The Perils of Passive Sitting

How much do Americans sit?

We Americans sit a lot. A new study used data from the National Health and Nutrition Examination Surveys from 2001 – 2016 to find out just how much. Not counting sitting while at work, in 2001 the average American adult spent 5.5 hours per day watching TV or videos or using a computer. By 2016, that number increased to 6.4 hours per day.

Accurately determining how much time Americans spend sitting is not easy. Self-reports are subject to bias, because being sedentary may be perceived as socially undesirable. Wrist-worn devices have their own problems, including under-counting certain types of movement. Researchers developed a different approach using data from a nationally representative group of 2,640 participants (average age 45 years) in the AmeriSpeak panel. Participants reported time being physically active, being sedentary, and sleeping over the previous 24-hour day. A week or two later, participants were asked to report again on the previous 24-hour day. Half of the participants reported spending 9.5 hours per day (at work plus leisure) in sedentary behaviors, which was 34 percent higher than that from a common surveillance method. Participants aged 70-79 had the highest amount of daily sedentary behavior (10.9 hours). Most of the average daily amount of leisure-time sedentary activity (5.2 hours) involved electronic media (TV, video viewing, computer) in the evening.

Can lots of physical activity cancel the negative effects of lots of sitting?

Overwhelming evidence shows that Keep Moving reduces our risk of chronic diseases and premature death. Considerable evidence also shows that sitting for many hours has the opposite effects. Would people who sit many hours per day and who engage in high levels of physical activity escape the downside health risks of lots of sitting? A recent study answered this question. An international team of researchers conducted an analysis of 16 published reports that evaluated mortality risk in conjunction with amounts of physical activity and sitting time. The studies included over a million subjects with follow-up periods ranging from 2-18 years.

Overall, the risk of premature death increased as the number of daily hours of sitting increased. For the three lowest levels of weekly moderate-intensity physical activity (less than 6 minutes per day, 39 minutes per day, 73 minutes per day), the risk of premature death increased as the number of sitting hours increased. But at the highest level of moderate-intensity physical activity (more than 87 minutes per day), the risk of premature death did not increase as daily sitting time increased to more than 8 hours.

This is huge! We might eliminate the adverse effects of lots of sitting if we get more than an hour and a half of moderate-intensity daily exercise. The analyses were repeated using number of hours of TV watching as a measure of sitting time. The results were similar except that the highest level of physical activity greatly reduced but did not fully eliminate the risk of premature death. Watching TV appeared to be more detrimental than simply sitting. This difference might arise from adverse effects on blood sugar and blood fats when plopping down in front of the TV soon after eating dinner. Especially if TV watching induces eating snack foods. If you watch a lot of TV, do yourself a favor and trade one hour of daily TV time for one hour of brisk walking or some other form of moderate-intensity physical activity.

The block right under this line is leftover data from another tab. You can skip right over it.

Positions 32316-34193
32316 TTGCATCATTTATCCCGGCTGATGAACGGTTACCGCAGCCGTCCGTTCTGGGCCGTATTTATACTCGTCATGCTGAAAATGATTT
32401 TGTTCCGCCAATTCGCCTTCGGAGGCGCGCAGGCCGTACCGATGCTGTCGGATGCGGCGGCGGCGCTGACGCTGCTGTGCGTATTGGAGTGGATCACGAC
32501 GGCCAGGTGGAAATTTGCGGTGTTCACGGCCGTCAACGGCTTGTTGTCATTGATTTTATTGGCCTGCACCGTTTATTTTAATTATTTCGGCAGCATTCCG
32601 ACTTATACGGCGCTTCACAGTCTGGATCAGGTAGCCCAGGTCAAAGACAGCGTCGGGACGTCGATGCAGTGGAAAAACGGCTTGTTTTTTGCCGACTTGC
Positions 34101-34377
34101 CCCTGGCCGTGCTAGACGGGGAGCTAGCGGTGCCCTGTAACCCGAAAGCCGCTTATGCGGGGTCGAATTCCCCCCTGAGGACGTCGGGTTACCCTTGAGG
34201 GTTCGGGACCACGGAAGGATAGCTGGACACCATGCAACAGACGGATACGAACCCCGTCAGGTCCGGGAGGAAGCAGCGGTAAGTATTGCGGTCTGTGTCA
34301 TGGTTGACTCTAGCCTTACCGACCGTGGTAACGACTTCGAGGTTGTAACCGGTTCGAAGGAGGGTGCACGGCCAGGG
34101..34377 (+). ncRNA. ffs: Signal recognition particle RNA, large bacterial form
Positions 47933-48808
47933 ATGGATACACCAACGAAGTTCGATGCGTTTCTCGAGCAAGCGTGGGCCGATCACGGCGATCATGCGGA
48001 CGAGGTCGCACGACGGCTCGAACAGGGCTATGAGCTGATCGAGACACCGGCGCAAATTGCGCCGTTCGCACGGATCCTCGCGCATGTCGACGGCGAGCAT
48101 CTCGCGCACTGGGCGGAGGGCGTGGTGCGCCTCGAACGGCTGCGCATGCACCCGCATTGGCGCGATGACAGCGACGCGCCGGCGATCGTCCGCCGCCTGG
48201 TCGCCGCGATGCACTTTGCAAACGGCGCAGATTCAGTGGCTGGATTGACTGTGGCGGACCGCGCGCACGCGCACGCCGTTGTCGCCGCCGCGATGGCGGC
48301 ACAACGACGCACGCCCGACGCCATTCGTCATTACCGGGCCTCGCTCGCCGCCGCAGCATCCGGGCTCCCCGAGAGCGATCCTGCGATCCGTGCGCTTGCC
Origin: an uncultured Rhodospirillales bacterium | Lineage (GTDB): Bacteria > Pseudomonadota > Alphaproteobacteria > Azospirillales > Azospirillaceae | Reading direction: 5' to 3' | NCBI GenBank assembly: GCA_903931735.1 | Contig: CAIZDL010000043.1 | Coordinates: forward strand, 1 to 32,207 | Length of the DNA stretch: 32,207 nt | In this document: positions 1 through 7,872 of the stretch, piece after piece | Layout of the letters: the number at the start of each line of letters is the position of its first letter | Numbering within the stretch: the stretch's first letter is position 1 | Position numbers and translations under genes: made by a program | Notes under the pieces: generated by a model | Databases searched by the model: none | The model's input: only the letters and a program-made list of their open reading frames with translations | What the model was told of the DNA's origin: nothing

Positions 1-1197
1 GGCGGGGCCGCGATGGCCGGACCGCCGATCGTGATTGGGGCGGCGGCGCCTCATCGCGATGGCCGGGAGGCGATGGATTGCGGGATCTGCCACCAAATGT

The above study evaluated the risk of all-cause mortality across ranges of sitting and TV viewing times in relation to levels of physical activity. A follow-up analysis by Stamatakis and colleagues used data for 149,077 participants who were followed for a median of 9 years in the 45 and Up Study in Australia. Like the previous meta-analysis, as sitting increased for participants who did not get the recommended minimum amount of weekly physical activity (150 minutes of moderate-intensity movement), the risk of all-cause mortality increased. But getting at least the minimum amount of weekly physical activity eliminated the association between sitting less than 8 hours per day and risk of mortality. For participants who sat six or more hours per day, replacing one hour of sitting with one hour of moderate- or vigorous-intensity physical activity predicted 20 and 64 percent reductions in cardiovascular-related mortality, respectively. If you sit a lot, please consider trading one hour of sitting time each day for one hour of moderate or vigorous physical activity. You’re likely to live longer and better that way.

An editorial by Charles Mathews in the Journal of the American College of Cardiology commented on the article by Stamatakis and colleagues. Matthews noted that those of us who sit a lot may be able to escape the increased risk of premature death and cardiovascular disease events linked to excessive sitting. Choice A: Increase physical activity up to about 300 minutes per week at moderate to strenuous intensity. Choice B: Decrease sedentary behavior to less than 4 hours per day. Choice C: Both increase physical activity and decrease sedentary behavior. Current evidence suggests that Choice C could cancel the increased risks of premature death and cardiovascular disease events linked to lots of sitting.

Some types of sedentary activities are worse than others